US20050071208A1 - Open architecture technology platform having front end administratively driven delivery management system - Google Patents

Open architecture technology platform having front end administratively driven delivery management system Download PDF

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US20050071208A1
US20050071208A1 US10673697 US67369703A US2005071208A1 US 20050071208 A1 US20050071208 A1 US 20050071208A1 US 10673697 US10673697 US 10673697 US 67369703 A US67369703 A US 67369703A US 2005071208 A1 US2005071208 A1 US 2005071208A1
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program
venders
suppliers
data
platform
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US10673697
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Danamichele Brennen
Kevin Maurer
Gianna Christodoulou
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Advanced Health Media LLC
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Maritz Inc
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    • GPHYSICS
    • G06COMPUTING; CALCULATING; COUNTING
    • G06QDATA PROCESSING SYSTEMS OR METHODS, SPECIALLY ADAPTED FOR ADMINISTRATIVE, COMMERCIAL, FINANCIAL, MANAGERIAL, SUPERVISORY OR FORECASTING PURPOSES; SYSTEMS OR METHODS SPECIALLY ADAPTED FOR ADMINISTRATIVE, COMMERCIAL, FINANCIAL, MANAGERIAL, SUPERVISORY OR FORECASTING PURPOSES, NOT OTHERWISE PROVIDED FOR
    • G06Q10/00Administration; Management
    • G06Q10/10Office automation, e.g. computer aided management of electronic mail or groupware; Time management, e.g. calendars, reminders, meetings or time accounting
    • GPHYSICS
    • G06COMPUTING; CALCULATING; COUNTING
    • G06QDATA PROCESSING SYSTEMS OR METHODS, SPECIALLY ADAPTED FOR ADMINISTRATIVE, COMMERCIAL, FINANCIAL, MANAGERIAL, SUPERVISORY OR FORECASTING PURPOSES; SYSTEMS OR METHODS SPECIALLY ADAPTED FOR ADMINISTRATIVE, COMMERCIAL, FINANCIAL, MANAGERIAL, SUPERVISORY OR FORECASTING PURPOSES, NOT OTHERWISE PROVIDED FOR
    • G06Q10/00Administration; Management
    • G06Q10/06Resources, workflows, human or project management, e.g. organising, planning, scheduling or allocating time, human or machine resources; Enterprise planning; Organisational models
    • G06Q10/063Operations research or analysis
    • G06Q10/0639Performance analysis
    • G06Q10/06393Score-carding, benchmarking or key performance indicator [KPI] analysis
    • GPHYSICS
    • G06COMPUTING; CALCULATING; COUNTING
    • G06QDATA PROCESSING SYSTEMS OR METHODS, SPECIALLY ADAPTED FOR ADMINISTRATIVE, COMMERCIAL, FINANCIAL, MANAGERIAL, SUPERVISORY OR FORECASTING PURPOSES; SYSTEMS OR METHODS SPECIALLY ADAPTED FOR ADMINISTRATIVE, COMMERCIAL, FINANCIAL, MANAGERIAL, SUPERVISORY OR FORECASTING PURPOSES, NOT OTHERWISE PROVIDED FOR
    • G06Q50/00Systems or methods specially adapted for specific business sectors, e.g. utilities or tourism
    • G06Q50/10Services
    • G06Q50/22Social work

Abstract

A technology platform for implementing a plurality of programs. Each program has a program manager, is offered to a user and is supported by supporting suppliers/venders. The platform includes a management system including an interface which is adapted to authenticate the program manager of each program, authenticate the user of each program, and authenticate the supporting suppliers/venders of each program. A service provider gateway links a service provider to the management system. The gateway permits the service provider to access and control selected program information. The service provider engages the supporting suppliers/venders to support the program. Non-supporting suppliers/vendors can obtain benchmarking information.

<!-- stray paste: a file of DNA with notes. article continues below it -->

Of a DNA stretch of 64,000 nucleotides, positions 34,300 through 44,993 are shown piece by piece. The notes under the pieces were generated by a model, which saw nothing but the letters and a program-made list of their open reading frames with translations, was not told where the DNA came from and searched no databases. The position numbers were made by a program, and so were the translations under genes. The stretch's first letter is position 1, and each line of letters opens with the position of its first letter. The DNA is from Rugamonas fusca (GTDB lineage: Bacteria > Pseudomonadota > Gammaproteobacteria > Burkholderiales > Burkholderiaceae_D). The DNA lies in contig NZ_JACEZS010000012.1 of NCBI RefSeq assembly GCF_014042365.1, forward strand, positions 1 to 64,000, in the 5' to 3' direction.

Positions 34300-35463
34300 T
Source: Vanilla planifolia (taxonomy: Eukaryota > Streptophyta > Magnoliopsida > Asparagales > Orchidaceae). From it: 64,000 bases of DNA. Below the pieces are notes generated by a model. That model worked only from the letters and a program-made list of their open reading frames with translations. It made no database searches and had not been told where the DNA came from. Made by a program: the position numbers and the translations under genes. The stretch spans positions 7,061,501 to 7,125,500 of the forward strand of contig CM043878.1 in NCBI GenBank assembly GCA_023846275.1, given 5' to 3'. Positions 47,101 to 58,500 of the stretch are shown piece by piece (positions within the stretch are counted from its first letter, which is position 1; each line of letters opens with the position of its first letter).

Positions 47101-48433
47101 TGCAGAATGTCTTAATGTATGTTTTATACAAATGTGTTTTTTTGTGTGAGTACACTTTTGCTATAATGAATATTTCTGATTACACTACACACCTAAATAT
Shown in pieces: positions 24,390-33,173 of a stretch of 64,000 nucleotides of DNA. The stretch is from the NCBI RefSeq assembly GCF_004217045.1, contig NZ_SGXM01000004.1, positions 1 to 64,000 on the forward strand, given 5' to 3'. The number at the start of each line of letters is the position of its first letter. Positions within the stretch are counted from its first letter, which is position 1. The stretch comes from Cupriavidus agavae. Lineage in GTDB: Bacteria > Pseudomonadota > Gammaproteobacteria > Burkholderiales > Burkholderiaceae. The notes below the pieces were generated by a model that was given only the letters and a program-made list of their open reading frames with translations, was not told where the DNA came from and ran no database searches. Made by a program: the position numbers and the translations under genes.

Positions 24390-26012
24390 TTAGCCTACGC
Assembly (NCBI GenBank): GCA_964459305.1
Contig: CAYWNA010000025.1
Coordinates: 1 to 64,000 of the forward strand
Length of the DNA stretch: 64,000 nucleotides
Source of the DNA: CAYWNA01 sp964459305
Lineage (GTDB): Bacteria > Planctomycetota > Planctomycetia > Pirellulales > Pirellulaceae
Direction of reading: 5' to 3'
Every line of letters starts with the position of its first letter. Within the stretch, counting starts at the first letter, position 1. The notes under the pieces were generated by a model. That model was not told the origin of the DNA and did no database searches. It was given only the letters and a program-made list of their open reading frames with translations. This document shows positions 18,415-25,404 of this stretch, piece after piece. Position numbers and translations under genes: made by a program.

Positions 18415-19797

Description

    TECHNICAL FIELD
  • Embodiments of the present invention relate to the field of technology platforms. In particular, embodiments of this invention relate to an open architecture technology platform having a front end administratively driven delivery management system (1) through which a user can initiate and review a program, (2) through which suppliers/venders can support a program and obtain benchmarking information, and (3) through which associates (including program managers) can access and manage a program.
  • BACKGROUND OF THE INVENTION
  • In order to fulfill requirements of certain regulations and in order to promote sales, suppliers of drugs frequently bring together internal sales people, physicians and other professionals to learn about or evaluate their new drugs. In the past, such gatherings have been organized and managed on a case-by-case basis. Although this type of management has been successful, it is time intensive, can be costly and is prone to errors.
  • There is a need for a system which increases the efficiency and effectiveness of meetings management, from pharmaceutical meetings such as grand rounds, dinner meetings and grant requests to launches and advisory boards. In addition, there is a need for efficient and effective control of honorarium checks and financial reporting relating to such meetings. There is also a need for such a system which interfaces with existing technology which may be controlled and/or used by multiple parties involved in the meeting planning activities.